I’m sometimes asked about my podcasting workflow, how SQPN goes about recording, editing, distributing, and promoting our shows. This is the second in a series of posts that explain the multiple steps that take me from the beginning to the end of the process for each show we produce. The first post described my hardware setup.

Before I record a podcast, there’s a certain amount of work that needs to be done. I keep track of all our shows and the individual episodes and where they are in the process using the relational database tool AirTable. The database is broken down into a series of views either by show title or specific filters like “In the edit queue” or “in the release queue”.1

AirTable

Each record has the episode title, episode number, the date and time that the recording is scheduled (if any), the release date of the show, current status (i.e. idea, scheduling guests, recording scheduled, edit queue, posting scheduled, posted), series title, assigned editor, host, guests/co-hosts, episode description, editorial notes, link to the episode on the SQPN site, and then specialized fields related to particular shows (e.g. which Doctor is it, the Doctor Who season, Doctor Who or Star Trek original air date; the Mysterious World category; the Star Trek series and season, etc.) There’s also a database of the podcast panelists and guests and their contact information as well as databases for tracking the picks of the week for The Secrets of Technology and Let’s Talk.2

Evernote

I keep detailed notes for each episode of each show in Evernote. I have a notebook for each and separate notes for each episode, plus notes for listener feedback, ideas, and so on. If we’re doing a podcast about a particular TV show or movie, I’ll create the note before sitting down to watch and keep my running notes in there as well as any research I do online. Before recording I put the script for my intro and outro and anything else I want to say in the note.

For The Secrets of Technology, we have group show preparation in Google Docs. Every week I create a new file that the panel for that week can consult to see what we’re going to talk about or to which they can contribute ideas for the discussion. For Jimmy Akin’s Mysterious World, we work from Microsoft Word and Excel documents that Jimmy creates and posts in a shared Dropbox folder. In other words, we use whatever system is most comfortable and efficient for everyone involved in the show.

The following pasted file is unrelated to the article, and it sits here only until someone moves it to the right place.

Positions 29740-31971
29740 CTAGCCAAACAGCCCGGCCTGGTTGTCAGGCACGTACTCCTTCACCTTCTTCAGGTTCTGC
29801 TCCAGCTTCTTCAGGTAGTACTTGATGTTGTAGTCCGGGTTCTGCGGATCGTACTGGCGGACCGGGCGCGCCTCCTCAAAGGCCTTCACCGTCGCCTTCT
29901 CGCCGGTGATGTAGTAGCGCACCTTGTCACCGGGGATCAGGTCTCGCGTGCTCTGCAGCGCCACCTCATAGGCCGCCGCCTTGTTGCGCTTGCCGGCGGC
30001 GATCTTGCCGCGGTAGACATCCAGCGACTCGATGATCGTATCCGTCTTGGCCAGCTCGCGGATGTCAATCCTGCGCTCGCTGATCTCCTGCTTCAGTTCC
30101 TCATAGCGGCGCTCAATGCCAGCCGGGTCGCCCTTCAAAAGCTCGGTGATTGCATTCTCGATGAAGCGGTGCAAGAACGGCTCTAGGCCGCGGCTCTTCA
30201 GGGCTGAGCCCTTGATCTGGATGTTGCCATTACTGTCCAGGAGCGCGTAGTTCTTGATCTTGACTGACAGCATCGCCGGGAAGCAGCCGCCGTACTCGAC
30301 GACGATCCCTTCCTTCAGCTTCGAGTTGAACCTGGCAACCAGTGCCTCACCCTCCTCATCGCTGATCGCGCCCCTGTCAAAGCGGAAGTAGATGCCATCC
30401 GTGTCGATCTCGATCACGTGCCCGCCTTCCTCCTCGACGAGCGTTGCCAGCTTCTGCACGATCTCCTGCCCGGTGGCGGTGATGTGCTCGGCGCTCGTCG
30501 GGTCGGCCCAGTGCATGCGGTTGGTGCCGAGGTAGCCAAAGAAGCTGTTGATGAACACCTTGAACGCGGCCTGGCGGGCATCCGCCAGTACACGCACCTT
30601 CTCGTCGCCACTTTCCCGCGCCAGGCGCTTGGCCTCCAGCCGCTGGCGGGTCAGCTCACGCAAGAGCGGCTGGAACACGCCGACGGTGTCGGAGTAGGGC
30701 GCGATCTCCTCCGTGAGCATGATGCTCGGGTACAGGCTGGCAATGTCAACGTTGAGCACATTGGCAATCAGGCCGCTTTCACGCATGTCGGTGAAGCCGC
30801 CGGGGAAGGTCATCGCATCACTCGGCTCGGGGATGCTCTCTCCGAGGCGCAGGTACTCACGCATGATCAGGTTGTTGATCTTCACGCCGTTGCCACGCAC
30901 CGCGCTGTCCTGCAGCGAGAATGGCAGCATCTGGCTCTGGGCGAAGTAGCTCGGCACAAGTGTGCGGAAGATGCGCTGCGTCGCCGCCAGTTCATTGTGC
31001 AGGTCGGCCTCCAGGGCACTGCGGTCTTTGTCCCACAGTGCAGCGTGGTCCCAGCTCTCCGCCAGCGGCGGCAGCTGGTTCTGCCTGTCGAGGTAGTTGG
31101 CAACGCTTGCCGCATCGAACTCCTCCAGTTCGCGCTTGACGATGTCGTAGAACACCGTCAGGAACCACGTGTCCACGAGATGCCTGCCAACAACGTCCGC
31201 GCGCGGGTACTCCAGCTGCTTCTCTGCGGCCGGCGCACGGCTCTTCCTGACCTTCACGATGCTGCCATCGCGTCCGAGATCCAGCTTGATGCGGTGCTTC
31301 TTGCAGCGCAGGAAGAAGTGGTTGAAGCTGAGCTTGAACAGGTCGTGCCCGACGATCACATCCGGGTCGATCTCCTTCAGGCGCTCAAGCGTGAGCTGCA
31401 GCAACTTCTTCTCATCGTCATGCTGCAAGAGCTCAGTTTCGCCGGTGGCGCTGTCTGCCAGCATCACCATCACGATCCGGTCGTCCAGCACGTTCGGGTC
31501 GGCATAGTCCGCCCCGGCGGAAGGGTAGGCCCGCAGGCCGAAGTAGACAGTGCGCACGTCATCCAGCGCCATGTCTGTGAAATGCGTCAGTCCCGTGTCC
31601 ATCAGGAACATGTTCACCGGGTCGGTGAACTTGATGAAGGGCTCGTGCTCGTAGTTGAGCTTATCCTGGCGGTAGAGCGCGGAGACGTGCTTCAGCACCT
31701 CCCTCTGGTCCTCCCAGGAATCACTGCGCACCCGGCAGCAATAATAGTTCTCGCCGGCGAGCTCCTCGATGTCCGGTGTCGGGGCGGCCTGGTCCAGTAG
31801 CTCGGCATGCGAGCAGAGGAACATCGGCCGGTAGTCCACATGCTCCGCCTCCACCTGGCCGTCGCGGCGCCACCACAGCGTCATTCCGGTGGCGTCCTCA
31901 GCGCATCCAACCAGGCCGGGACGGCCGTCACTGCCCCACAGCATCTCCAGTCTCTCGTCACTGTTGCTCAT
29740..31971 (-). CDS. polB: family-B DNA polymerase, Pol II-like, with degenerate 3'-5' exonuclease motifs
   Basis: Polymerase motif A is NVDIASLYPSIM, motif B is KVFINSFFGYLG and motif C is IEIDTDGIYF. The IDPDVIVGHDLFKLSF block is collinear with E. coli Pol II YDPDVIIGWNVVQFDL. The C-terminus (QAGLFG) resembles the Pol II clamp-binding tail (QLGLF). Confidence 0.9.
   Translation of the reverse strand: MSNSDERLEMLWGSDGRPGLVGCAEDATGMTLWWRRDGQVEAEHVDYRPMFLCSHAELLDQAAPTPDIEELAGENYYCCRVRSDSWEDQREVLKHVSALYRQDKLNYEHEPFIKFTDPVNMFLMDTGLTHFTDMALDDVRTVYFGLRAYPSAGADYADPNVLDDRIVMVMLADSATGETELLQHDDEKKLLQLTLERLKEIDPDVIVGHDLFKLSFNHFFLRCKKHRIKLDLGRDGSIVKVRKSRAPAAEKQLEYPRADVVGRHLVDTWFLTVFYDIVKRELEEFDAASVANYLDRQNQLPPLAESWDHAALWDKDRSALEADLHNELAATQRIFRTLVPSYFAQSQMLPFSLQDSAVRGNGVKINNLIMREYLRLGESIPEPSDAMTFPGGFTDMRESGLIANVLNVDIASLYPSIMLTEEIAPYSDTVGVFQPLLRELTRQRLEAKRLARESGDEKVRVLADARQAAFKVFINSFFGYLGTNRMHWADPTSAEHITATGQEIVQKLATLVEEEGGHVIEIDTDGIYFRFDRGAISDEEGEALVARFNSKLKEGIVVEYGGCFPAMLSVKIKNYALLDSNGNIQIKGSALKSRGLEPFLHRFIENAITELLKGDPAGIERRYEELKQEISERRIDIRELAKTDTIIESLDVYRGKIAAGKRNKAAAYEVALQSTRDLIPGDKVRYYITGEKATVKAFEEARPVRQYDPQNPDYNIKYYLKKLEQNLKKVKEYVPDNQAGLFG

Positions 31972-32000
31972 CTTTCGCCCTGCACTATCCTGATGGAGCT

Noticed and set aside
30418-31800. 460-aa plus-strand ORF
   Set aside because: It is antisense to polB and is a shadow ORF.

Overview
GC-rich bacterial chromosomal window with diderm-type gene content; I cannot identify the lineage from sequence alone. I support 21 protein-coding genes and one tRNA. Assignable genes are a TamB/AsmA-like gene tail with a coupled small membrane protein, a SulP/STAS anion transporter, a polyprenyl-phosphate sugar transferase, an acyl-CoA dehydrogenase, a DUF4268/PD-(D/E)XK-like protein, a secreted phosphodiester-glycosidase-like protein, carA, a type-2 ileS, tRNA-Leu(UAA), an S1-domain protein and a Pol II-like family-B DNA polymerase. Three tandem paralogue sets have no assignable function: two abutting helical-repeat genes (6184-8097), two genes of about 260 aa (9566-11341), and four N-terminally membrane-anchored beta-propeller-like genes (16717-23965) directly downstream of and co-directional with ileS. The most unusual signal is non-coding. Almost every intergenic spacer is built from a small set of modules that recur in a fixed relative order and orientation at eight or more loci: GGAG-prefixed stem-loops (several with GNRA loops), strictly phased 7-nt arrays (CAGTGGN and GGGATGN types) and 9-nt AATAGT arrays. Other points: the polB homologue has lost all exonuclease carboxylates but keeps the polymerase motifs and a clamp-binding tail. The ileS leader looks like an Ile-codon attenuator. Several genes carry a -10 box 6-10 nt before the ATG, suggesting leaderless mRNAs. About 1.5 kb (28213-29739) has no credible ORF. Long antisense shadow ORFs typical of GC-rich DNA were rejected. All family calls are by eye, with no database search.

Omnifocus

I keep track of every step in the process of production in Omnifocus. Every episode of each podcast gets its own project in Omnifocus and because the steps are virtually identical every time, I have created templates for creating them. Describing the templates in detail is beyond the scope of this post, but I may come back and write it up in another. But the templates are stored in the iOS app Drafts. I run a javascript that asks for the variables, usually show number and the show date, then it calculates the deadline for each step based on that show date variable and then inserts the project into Omnifocus. Using a template ensures that I don’t miss any steps on each show.

Of course, communication with the panelists on the shows is important and for that I rely mainly on Slack. (See my previous description of it here.) We have channels in Slack dedicated to each show (e.g. Secrets of Movies and TV) and then groups for particular episodes (e.g. Secrets of Jurassic Park episode of Secrets of Movies and TV) where just the people in that episode can discuss and plan. There are also channels for other functions as well like finances, the board of directors, and so on.

In the next post, I will discuss how I actually record a show.

    1. I also have a couple of specialized views for certain shows that can be embedded in our web site. For example, a listing of all the Secrets of Doctor Who episodes in chronological order of the Doctor Who episodes we discuss.
    2. If there’s any interest in seeing more specifics in each of these–AirTable, Omnifocus, Evernote, Slack, etc.–let me know and I will do another blog post about it.

Domenico Bettinelli, Jr., is a father of five and husband, a Roman Catholic, born in Boston, educated at Franciscan University of Steubenville, who has worked in Catholic media--print, broadcast, and online--since the mid-90s. Find out all about Dom on his About Me page. He is also the CEO of the StarQuest Production Network at sqpn.com. All opinions on this site are solely those of Domenico Bettinelli and do not reflect the opinions of anyone else. See the disclaimer for further details.